A second extensive tour was undertaken in 1798 into Ayrshire, Galloway and the Borders. A Mr Watson, later a Congregational Church minister in Dumfries, was saved listening to Haldane preaching from John 3.3, while standing on the steps of the Old Cross of Ayr. Over 50 years afterwards he wrote, "In my imagination I see Mr James Haldane’s manly form and commanding attitude, in youthful but dignified zeal, pouring out of the fulness of his soul a free, full, and everlasting salvation to the wondering multitude, who by the expression on their faces seemed to say, ‘We have heard strange things today’ ".

Nettled by the impact of the lay preaching, the General Assembly of 1799 passed two Declaratory Acts "prohibiting all persons from preaching in any place under their jurisdiction who were not licensed", and forbidding "unauthorised teachers of Sabbath schools". This was aimed against men such as Haldane and Aikman who were contemptuously styled "vagrant teachers". These disgraceful measures were not rescinded until 1842. Undeterred, Haldane decided to re-visit the north and this time the tour extended to the Shetland Islands. On 10th July, 1799 he arrived at Fair Isle where he preached the first sermon heard there for six years. He proceeded to Lerwick on the mainland of Shetland where he and his companion separated so they could cover a wider area. Haldane preached on the islands of Whalsay, Skerries, Fetlar, Yell and Unst as well as the remote Isle of Foula which at the time had 200 inhabitants and no resident minister. Years later Mr Haldane’s son met a weather-beaten seaman, who had piloted a Greenland whaler from Lerwick to Leith, who testified, "It was from your father I first heard the gospel in Shetland over thirty years ago". After preaching at Sandwick on the south mainland they embarked on a six-oared open boat hoping to reach Fair Isle before dark. The ocean swell was heavy and they missed Fair Isle in the darkness, but Mr Haldane took the helm of the boat and, steering by the stars, headed for North Ronaldsay which they passed, landing on Sanday after a run of 54 miles. Travelling around the Northern Isles was no easy matter in those days!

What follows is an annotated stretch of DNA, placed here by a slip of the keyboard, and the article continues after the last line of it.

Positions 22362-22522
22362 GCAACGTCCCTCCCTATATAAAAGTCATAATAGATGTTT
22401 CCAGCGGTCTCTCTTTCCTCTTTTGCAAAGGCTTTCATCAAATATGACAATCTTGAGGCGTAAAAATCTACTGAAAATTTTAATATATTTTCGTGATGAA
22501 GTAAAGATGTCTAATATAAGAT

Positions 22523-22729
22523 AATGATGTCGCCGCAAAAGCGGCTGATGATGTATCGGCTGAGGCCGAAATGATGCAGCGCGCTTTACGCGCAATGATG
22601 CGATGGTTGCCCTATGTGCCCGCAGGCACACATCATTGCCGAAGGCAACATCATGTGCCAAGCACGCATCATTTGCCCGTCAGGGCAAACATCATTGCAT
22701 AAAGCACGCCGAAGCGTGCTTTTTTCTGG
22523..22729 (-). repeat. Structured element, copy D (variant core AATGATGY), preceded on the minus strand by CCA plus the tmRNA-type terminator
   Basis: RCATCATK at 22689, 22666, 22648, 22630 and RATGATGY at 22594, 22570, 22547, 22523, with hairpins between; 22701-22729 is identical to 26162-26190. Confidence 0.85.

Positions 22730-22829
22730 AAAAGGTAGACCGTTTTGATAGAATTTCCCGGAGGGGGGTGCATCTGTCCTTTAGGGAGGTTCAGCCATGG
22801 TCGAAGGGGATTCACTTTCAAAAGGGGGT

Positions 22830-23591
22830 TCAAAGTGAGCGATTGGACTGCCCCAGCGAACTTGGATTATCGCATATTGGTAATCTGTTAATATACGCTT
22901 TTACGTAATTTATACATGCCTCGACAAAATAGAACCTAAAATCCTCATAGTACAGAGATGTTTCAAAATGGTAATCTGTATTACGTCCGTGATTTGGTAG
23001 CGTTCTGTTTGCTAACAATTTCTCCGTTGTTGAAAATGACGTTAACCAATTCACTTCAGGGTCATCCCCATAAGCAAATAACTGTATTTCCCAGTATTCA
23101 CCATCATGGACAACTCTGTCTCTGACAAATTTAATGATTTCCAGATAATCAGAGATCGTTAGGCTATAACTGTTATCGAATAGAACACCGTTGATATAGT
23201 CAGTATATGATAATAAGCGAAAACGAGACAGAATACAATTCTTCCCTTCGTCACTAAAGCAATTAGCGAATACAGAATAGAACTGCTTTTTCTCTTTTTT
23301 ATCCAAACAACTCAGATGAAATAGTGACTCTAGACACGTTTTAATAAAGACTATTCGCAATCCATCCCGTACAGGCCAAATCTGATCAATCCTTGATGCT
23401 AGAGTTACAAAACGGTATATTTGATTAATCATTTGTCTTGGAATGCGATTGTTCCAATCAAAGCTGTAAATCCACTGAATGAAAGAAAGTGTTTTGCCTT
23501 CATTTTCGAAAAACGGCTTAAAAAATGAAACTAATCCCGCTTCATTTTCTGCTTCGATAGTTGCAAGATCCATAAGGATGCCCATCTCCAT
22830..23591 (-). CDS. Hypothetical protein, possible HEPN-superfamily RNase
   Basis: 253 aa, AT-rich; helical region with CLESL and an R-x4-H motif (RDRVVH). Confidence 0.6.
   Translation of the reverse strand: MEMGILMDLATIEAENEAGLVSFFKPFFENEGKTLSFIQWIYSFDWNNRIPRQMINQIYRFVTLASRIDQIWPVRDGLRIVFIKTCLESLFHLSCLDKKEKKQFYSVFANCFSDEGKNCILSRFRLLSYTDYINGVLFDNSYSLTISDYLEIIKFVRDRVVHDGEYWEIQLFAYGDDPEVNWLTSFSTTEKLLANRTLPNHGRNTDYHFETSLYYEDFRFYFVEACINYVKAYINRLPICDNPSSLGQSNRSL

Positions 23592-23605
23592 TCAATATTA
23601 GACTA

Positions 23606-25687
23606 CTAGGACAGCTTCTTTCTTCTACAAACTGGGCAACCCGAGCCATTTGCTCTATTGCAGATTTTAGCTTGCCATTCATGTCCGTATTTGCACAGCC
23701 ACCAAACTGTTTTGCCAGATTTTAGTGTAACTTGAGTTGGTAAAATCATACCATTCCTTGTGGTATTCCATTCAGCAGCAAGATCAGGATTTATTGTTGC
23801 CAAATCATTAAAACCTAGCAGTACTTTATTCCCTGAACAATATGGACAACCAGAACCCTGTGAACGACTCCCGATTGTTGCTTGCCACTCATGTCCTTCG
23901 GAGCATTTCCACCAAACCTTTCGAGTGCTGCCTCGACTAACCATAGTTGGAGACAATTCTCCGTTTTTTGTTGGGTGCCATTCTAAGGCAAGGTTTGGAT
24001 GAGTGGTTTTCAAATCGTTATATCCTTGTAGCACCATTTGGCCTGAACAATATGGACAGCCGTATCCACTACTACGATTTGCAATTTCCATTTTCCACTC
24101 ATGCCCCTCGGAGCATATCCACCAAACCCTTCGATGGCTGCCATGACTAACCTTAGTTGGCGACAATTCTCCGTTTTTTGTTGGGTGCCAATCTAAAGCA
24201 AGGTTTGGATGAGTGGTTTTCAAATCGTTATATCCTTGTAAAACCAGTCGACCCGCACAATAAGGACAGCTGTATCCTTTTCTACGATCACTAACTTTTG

James Haldane was pre-eminently a preacher whose itinerant ministry was singularly blessed of God in the awakening of many throughout Scotland. He also ministered to an Edinburgh congregation and, with his brother Robert, sought to recover a form of church life more faithful to the New Testament. Regrettably their efforts in that respect had limited success. Both published a number of books and pamphlets on matters of doctrine and other subjects. Together they achieved much in the service of God remaining in the forefront of evangelical endeavour into good old ages.

Recommended reading: "The lives of Robert & James Haldane", published by Banner of Truth.